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Joe Clarke, who like Pope has been known to don the gloves, has also chalked up plenty of runs if not quite finding the consistency he would’ve liked.

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Sam Curran’s averages might be a little disappointing but he’s been a crucial impact player and continues to improve with bat and ball in all formats of the game. He reached 200 Test wickets in the same innings as Josh Tongue who we’ll come to later.

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Spin-bowling all-rounder Brad Taylor…

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… and wicketkeeper Jonny Tattersall, are two players who have been known to really step up to the plate when the chips have been down!

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After a woeful start to his international career, Matt Critchley silenced the doubters by going onto become one of England’s most reliable middle order Test batsman!

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Josh Tongue had to wait patiently whilst Jamie Porter (180) and Ben Coad (233) assumed the mantle from James Anderson and Stuart Broad. Now though Tongue has in excess of 200 wickets at both Test and ODI level as well as nearing 100 victims in T20Is. He’s some way ahead of second placed Jofra Archer (82) as England’s leading wicket-taker in the shortest format.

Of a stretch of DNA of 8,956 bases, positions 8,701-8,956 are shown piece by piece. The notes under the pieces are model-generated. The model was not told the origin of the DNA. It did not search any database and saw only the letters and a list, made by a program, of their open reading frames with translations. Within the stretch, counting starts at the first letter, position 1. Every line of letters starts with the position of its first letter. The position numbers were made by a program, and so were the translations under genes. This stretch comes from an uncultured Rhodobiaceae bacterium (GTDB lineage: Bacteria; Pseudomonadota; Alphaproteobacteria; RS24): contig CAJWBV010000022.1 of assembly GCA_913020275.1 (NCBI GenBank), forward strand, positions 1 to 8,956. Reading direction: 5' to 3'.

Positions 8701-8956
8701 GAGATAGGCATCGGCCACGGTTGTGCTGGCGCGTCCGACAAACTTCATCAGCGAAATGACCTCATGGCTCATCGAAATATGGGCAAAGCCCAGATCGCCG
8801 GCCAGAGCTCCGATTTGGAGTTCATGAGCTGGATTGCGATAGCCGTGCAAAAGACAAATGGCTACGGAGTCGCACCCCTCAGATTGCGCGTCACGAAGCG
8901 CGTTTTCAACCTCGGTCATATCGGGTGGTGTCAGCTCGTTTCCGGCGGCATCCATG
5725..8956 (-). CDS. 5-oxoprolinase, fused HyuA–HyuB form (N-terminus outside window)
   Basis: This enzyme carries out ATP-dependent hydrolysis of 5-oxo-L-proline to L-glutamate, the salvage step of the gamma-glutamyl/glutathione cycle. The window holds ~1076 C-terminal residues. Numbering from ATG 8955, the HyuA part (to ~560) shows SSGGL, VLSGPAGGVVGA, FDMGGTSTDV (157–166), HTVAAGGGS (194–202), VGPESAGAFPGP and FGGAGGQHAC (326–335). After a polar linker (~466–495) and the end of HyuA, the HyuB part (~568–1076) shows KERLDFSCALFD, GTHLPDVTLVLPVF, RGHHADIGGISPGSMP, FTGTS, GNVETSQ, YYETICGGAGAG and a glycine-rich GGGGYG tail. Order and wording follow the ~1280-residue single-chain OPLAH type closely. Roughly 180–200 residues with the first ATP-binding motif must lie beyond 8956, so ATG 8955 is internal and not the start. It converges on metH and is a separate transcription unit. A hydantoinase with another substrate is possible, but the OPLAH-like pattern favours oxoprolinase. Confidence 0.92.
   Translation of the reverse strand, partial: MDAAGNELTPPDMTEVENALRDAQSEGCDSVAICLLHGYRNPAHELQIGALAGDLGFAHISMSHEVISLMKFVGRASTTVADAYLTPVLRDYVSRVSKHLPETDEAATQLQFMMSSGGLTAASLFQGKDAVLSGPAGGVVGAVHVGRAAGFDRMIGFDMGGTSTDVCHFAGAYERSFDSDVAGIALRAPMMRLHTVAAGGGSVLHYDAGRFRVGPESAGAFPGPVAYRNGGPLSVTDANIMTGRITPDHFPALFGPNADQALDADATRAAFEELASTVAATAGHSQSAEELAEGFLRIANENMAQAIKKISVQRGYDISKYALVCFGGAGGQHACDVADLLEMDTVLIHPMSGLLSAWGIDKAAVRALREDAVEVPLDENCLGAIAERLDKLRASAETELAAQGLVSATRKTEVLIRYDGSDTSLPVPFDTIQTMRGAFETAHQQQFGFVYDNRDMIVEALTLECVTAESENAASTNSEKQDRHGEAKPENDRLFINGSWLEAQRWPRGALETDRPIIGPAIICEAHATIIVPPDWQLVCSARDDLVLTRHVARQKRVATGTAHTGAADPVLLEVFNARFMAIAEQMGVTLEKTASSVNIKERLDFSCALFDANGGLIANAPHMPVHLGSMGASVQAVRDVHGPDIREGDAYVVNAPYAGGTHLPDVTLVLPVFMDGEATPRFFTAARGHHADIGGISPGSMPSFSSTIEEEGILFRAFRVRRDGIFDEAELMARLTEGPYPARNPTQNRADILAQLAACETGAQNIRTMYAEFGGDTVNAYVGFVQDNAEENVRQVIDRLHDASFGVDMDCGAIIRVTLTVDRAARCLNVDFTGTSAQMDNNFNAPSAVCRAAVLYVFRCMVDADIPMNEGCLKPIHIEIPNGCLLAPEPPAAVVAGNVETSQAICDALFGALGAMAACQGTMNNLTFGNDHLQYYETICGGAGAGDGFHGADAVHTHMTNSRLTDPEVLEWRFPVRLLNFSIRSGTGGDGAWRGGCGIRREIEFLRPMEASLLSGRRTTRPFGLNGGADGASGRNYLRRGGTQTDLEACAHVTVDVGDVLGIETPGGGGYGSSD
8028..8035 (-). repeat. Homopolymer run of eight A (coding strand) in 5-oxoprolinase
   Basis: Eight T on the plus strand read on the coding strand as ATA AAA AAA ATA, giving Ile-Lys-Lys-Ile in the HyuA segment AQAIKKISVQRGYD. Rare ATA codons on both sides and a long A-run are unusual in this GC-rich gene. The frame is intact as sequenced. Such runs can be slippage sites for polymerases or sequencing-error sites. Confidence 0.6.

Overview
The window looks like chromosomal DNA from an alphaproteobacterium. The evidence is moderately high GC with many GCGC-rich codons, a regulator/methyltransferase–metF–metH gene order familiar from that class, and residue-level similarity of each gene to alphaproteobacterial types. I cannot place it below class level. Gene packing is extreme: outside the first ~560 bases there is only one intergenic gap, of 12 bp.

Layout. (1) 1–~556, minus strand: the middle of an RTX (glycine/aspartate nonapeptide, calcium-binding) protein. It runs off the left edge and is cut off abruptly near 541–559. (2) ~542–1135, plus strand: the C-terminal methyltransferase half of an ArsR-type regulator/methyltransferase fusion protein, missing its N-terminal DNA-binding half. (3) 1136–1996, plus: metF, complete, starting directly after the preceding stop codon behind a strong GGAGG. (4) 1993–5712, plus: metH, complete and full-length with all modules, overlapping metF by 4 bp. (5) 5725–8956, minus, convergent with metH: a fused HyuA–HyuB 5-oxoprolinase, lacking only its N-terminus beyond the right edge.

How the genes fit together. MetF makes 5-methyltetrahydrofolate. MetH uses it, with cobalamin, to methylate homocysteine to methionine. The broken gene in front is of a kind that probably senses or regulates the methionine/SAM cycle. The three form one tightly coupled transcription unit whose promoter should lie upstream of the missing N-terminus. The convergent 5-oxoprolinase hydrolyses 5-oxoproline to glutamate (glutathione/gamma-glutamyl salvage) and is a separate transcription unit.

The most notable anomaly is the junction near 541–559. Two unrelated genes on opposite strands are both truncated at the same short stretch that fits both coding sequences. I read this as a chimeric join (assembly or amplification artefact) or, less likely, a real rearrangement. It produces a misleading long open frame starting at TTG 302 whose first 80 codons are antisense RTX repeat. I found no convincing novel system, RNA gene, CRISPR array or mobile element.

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Spinner Matthew Parkinson’s star had appeared to wane but he’s upped his performances once again to attain 665 Test wickets. That puts him ahead of James Anderson at the top of England’s all-time list of Test wicket-takers. He’s also performed effectively in white-ball cricket despite his workload been managed over the years. Parkinson has relegated the unfortunate Dom Bess (287 wickets @ 28.76) to the role of Stuart MacGill to his own Shane Warne.